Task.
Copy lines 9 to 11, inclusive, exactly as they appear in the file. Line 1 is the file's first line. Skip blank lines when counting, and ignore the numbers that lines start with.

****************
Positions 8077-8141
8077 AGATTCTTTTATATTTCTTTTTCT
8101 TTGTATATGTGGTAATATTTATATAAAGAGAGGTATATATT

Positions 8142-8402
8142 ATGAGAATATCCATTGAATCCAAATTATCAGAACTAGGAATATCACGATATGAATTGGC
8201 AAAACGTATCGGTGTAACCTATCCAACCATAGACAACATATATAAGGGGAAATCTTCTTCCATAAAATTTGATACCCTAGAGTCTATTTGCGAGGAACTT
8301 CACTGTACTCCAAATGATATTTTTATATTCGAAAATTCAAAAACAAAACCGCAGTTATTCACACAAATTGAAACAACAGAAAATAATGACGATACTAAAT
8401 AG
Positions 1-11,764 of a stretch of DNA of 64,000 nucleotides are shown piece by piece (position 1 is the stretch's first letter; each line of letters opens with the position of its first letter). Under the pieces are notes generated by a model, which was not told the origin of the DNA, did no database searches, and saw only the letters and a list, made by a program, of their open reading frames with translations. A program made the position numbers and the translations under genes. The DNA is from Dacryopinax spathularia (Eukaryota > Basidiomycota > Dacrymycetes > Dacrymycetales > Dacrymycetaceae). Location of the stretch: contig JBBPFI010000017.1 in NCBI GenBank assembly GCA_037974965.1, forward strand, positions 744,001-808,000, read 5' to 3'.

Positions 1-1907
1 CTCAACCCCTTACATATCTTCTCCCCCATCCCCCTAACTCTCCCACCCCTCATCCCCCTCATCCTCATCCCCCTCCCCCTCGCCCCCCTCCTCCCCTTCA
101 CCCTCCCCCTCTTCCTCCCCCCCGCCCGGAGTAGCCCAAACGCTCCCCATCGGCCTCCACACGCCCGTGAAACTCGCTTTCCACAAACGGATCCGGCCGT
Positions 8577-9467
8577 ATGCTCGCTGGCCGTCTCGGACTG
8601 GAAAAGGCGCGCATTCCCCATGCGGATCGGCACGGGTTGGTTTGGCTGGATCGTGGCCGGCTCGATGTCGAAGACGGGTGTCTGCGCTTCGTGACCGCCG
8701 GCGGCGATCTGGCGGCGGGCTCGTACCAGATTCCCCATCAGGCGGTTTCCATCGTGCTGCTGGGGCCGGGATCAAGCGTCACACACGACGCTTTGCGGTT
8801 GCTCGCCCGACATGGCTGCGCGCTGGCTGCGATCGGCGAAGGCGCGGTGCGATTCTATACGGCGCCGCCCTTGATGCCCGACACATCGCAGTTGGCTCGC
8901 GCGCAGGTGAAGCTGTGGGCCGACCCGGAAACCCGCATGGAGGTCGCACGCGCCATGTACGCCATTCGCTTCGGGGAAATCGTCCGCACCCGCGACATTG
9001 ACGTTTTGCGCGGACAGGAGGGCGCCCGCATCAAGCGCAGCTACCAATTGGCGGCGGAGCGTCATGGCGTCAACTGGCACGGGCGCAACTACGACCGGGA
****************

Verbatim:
Positions 1-11,764 of a stretch of DNA of 64,000 nucleotides are shown piece by piece (position 1 is the stretch's first letter; each line of letters opens with the position of its first letter). Under the pieces are notes generated by a model, which was not told the origin of the DNA, did no database searches, and saw only the letters and a list, made by a program, of their open reading frames with translations. A program made the position numbers and the translations under genes. The DNA is from Dacryopinax spathularia (Eukaryota > Basidiomycota > Dacrymycetes > Dacrymycetales > Dacrymycetaceae). Location of the stretch: contig JBBPFI010000017.1 in NCBI GenBank assembly GCA_037974965.1, forward strand, positions 744,001-808,000, read 5' to 3'.

Positions 1-1907
1 CTCAACCCCTTACATATCTTCTCCCCCATCCCCCTAACTCTCCCACCCCTCATCCCCCTCATCCTCATCCCCCTCCCCCTCGCCCCCCTCCTCCCCTTCA